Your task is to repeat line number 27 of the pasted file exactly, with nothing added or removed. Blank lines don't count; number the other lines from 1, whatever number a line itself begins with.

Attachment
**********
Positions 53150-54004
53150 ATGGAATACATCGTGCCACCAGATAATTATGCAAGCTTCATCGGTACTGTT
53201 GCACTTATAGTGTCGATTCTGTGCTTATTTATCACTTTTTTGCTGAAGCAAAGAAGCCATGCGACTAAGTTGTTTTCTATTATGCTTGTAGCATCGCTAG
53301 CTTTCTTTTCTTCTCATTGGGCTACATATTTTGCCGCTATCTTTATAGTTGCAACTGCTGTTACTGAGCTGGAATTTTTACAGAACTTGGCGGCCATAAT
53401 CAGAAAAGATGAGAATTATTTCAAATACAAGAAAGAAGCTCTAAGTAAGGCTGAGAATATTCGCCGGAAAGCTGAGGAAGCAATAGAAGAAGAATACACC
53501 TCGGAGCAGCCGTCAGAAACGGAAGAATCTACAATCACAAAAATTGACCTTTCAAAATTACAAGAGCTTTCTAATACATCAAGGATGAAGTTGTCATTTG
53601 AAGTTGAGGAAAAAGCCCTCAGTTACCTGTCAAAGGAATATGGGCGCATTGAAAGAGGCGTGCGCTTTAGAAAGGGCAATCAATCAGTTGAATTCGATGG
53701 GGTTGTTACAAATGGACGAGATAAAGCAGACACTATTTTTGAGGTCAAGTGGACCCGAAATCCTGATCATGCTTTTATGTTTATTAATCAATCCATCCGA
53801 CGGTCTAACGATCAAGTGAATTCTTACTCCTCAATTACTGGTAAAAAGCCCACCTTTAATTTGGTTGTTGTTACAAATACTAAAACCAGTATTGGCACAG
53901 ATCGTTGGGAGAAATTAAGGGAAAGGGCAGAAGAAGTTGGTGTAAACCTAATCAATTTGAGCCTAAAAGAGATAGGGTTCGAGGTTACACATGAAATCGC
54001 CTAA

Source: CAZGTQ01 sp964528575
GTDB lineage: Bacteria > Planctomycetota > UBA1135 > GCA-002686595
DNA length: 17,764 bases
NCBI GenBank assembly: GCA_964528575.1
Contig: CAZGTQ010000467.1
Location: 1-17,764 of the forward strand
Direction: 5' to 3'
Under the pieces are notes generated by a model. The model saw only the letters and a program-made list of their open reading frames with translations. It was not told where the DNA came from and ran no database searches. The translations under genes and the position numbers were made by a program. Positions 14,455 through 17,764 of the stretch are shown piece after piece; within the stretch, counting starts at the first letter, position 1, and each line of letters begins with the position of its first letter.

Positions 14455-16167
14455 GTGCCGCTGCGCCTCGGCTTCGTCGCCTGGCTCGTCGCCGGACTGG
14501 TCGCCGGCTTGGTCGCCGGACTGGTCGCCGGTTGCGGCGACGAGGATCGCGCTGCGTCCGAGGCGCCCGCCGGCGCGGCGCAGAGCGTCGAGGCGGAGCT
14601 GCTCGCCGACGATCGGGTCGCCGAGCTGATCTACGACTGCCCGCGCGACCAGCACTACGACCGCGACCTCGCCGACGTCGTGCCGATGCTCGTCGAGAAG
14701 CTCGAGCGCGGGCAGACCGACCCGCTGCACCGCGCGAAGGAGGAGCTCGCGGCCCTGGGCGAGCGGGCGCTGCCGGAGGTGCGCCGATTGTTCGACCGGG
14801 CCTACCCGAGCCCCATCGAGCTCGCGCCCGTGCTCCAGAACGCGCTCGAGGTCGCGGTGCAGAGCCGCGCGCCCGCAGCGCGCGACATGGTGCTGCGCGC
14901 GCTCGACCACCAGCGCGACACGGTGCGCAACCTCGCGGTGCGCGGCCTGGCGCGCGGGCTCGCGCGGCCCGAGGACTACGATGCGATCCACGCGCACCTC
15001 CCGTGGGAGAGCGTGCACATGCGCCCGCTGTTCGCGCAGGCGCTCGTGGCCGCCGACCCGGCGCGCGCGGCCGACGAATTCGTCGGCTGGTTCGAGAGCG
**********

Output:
15001 CCGTGGGAGAGCGTGCACATGCGCCCGCTGTTCGCGCAGGCGCTCGTGGCCGCCGACCCGGCGCGCGCGGCCGACGAATTCGTCGGCTGGTTCGAGAGCG